Brazil and the Iran nuclear deal

You should not evaluate the Iran nuclear deal without reference to data like these:

  • Price paid by Brazil for utility solar power in the October 2014 auction : R$ 215.12 per megawatt-hour  = $68.38 at current exchange rates;
  • Price paid by Brazil for wind power in the April 2015 auction:  R$177.47 per MWh = $56.41.

Why pick Brazil? Recent deals have been struck elsewhere at much lower prices. A company controlled by Warren Buffett has signed a 20-year solar PPA in Nevada for $38.7/MWh, beating the previous record for a plant in Dubai signed in January for $59.8/MWh  (the Nevada deal includes the ITC tax break, worth at most $20/MWH). The LLNL reports that prices for wind PPAs in the US interior in 2013 averaged $25/MWh, again with a tax break, taking the pre-tax price up to about $40. There’s no reason to think that wind prices have risen since.

Iran is unlikely to get these best prices, the fruit of deep and efficient markets. Brazil is medium inefficient and medium protectionist, with stiff local content conditions for getting low-interest finance from the state investment bank BNDES. It has developed an extensive supply chain in wind, but not yet in solar. It’s reasonable to think that Iran could get similar prices to Brazil for an extensive wind and/or solar programme. It should also look at Mexico, Turkey, India and Thailand for realistic benchmarks.

The point is that Iran has absolutely no hope of getting remotely similar prices for civilian nuclear power. You may say: ah, the Iranian nuclear enrichment programme is really aimed at nuclear weapons, not civilian reactors. But it is being advertised by the government, and sold to the Iranian people, as a peaceful civilian one.

But as such it’s a huge waste of money. The output of the prospective Hinkley C EPR in Britain is now advertised at £92.50/MW at 2012 prices, indexed, plus other valuable guarantees. In the USA, the EIA, wearing rosy spectacles, cites an LCOE for new nuclear of $86.1 per MWh; but the schedule and construction costs of Vogtle 3 and 4, with the more buildable AP-1000 design, are slipping badly. An honest nuclear LCOE, based on real not paper construction experience, must now be well north of $100/MWh.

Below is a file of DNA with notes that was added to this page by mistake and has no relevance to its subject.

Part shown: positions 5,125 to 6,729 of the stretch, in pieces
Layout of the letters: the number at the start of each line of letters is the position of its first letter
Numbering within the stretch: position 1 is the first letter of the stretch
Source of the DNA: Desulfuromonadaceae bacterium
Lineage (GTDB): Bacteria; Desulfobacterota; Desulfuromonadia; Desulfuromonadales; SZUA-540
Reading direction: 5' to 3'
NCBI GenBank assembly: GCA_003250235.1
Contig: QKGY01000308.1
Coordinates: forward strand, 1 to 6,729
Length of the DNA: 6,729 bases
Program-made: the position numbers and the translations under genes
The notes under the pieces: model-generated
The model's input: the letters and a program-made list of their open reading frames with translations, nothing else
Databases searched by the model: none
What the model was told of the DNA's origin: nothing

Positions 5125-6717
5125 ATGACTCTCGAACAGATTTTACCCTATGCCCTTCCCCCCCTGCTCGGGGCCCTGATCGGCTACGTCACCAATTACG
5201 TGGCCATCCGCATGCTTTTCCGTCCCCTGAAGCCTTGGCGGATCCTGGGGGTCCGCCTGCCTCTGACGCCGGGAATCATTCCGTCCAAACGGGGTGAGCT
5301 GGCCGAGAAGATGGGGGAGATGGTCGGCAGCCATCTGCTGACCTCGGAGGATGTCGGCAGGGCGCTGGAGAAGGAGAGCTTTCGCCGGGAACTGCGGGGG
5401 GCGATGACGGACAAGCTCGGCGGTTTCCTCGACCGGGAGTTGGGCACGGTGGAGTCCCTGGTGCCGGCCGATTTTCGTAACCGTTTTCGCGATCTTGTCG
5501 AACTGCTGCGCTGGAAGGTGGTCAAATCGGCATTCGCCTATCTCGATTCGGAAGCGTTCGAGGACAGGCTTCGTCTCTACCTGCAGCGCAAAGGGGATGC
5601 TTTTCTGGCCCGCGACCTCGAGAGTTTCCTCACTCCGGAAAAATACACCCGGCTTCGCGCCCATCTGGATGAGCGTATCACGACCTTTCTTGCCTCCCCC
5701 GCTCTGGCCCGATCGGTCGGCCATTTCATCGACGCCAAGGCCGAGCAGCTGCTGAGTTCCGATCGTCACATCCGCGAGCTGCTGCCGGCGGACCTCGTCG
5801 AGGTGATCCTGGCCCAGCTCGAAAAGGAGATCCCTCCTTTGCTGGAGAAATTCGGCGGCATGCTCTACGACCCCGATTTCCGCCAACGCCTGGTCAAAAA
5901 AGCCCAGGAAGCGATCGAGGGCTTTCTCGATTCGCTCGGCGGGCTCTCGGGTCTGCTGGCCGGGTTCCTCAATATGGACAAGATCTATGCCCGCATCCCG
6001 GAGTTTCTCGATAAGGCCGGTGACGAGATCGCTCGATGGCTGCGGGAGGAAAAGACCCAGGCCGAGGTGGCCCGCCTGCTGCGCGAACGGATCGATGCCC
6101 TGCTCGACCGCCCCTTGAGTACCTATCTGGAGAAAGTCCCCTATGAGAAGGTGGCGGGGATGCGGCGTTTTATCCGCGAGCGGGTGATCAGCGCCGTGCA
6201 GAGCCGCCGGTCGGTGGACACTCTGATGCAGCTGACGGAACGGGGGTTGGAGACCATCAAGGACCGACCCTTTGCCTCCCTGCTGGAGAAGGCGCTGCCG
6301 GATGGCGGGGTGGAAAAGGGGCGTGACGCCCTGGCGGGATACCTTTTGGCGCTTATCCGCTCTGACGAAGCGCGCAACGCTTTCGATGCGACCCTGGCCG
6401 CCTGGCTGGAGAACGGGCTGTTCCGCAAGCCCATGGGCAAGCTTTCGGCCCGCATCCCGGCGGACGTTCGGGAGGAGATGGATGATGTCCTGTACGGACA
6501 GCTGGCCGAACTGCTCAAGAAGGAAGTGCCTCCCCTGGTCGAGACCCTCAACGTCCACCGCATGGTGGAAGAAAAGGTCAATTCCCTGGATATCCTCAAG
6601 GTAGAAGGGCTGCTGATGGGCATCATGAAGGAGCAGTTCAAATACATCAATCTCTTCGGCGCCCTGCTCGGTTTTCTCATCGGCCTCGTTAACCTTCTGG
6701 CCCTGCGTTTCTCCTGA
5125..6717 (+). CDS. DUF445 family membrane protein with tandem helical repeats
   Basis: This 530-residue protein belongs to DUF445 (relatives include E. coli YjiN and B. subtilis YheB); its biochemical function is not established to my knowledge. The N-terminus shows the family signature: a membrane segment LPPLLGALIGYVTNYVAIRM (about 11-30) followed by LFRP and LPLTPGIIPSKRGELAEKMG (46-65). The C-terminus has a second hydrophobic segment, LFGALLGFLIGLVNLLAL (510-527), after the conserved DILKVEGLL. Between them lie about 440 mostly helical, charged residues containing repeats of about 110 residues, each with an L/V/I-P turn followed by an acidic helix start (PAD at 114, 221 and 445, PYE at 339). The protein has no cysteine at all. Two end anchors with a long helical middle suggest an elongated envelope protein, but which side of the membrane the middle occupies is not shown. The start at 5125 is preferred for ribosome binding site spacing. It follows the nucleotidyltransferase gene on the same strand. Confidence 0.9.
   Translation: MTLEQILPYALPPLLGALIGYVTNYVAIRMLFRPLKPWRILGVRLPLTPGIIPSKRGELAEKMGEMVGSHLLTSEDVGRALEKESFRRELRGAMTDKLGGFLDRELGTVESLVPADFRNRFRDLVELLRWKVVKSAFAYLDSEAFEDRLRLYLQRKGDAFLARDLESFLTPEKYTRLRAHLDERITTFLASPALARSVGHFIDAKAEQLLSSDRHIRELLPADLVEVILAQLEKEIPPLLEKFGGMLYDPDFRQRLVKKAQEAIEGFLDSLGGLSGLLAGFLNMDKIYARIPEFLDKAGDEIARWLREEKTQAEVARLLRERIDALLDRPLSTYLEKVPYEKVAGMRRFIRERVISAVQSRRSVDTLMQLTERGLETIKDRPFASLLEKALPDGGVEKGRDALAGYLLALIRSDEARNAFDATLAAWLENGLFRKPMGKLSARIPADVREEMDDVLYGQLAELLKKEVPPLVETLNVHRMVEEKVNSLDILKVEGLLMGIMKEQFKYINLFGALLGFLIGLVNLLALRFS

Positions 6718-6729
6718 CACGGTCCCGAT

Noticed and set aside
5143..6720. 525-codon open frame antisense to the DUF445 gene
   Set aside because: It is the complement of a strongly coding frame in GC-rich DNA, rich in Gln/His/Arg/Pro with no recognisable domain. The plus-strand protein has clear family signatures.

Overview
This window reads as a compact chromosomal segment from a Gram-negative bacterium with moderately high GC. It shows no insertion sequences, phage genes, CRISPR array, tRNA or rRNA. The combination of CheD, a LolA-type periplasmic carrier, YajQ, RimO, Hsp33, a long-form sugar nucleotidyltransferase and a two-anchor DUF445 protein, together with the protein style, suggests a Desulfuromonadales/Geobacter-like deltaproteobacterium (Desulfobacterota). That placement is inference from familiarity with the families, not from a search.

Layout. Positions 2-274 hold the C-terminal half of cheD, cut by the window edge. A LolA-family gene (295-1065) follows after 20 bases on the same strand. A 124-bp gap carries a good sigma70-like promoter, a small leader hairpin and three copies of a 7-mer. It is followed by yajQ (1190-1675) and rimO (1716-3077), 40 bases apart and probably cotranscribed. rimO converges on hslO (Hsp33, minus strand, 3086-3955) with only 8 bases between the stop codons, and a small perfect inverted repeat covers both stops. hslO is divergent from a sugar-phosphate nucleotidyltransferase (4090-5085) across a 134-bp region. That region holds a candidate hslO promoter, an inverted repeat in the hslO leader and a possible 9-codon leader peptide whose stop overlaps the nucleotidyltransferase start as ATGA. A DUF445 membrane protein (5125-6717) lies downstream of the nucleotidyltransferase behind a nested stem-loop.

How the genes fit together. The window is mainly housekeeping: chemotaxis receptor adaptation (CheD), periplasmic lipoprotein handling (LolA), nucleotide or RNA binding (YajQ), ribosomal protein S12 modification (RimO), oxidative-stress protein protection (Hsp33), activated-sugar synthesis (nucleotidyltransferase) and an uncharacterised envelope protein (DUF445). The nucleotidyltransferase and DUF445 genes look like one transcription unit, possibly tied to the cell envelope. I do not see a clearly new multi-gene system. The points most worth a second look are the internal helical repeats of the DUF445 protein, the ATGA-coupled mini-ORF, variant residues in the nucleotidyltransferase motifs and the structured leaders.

With every year that passes, this gap will become more and more obvious to the Iranians. At the ten-year horizon for new civilian power plants, Iran can meet its electricity needs from wind and solar (with natural gas and hydro for backup) at probably half the cost and at much less risk. On a five-year horizon, the nuclear option does not exist at all.

An expenses-paid trip by Buffett to Tehran would be a good investment by Kerry. Moniz was invaluable in the negotiations as a card-carrying nuclear physicist, but by the same token he’s part of the dwindling club of pro-nuclear old-timers, which Buffett is not.

 
(Recycling a post from 2012, but why not? It still makes sense to me.)

Et tu, Foxman? Then fall, Bibi!

Abraham Foxman of the Anti-Defamation League tells Bibi he needs to cancel the the speech.

As JFK said when the Wall Street Journal went after Nixon, “That’s like L’Osservatore Romano criticizing the Pope.”

Foxman’s ADL doesn’t lean nearly as Republican as most of the “official” Jewish organizations in the U.S., but if there was any previous occasion when you could see daylight between ADL’s position and the official Israeli government position, I must have missed it. This gives any Jewish Democrat in Congress who wants to stay home nearly perfect cover.

Now the question for Obama is whether to help Bibi climb down reasonably gracefully, or instead to leave him twisting slowly, slowly in the wind. I’d be inclined to let him twist, but of course the President is a far nicer guy than I ever thought about being.

Alan Dershowitz calls Binyamin Netanyahu an anti-Semite

Binyamin Netanyahu, in a Tweet posted today:

“I believe that Jews know deep in their hearts that they have one country – the state of Israel, home for all of us.”

Alan Dershowitz, two years ago:

It’s the kind of virulent hate speech you’d expect to find on a neo-Nazi website or in a Patrick Buchanan column: American Jews who support current Israeli policies are accused of dual loyalty and called “Israel firsters.”

AIPAC (the American Israel Public Affairs Committee) fares even worse: “Saying AIPAC is guilty of dual loyalty is giving it credit for one more loyalty than it holds.”

In other words, this widely respected American organization, and the hundreds of thousands of Jews (and Christians) who support it, have absolutely no loyalty to our nation; their sole loyalty is to the foreign nation of Israel.

This false accusation of disloyalty to country was a central tenet of Nazism, Stalinism and other anti-Semitic regimes. Today, it is the mantra of Jew haters and neo-Nazis.

So, according to Alan Dershowitz, Binyamin Netanyahu is spreading neo-Nazi propaganda.  Abe Foxman, call your office.

 

Barack Obama, Savior of Tel Aviv

Whatever your perspective on the latest round of Israel v. Hamas violence, one impressive development has been the success of Iron Dome, Israel’s anti-missile system. As the Iron Dome system shoots down Hamas missiles over Tel Aviv and elsewhere, let us remember who made sure that it actually got developed: Barack Obama. As The Wall Street Journal reported in 2012: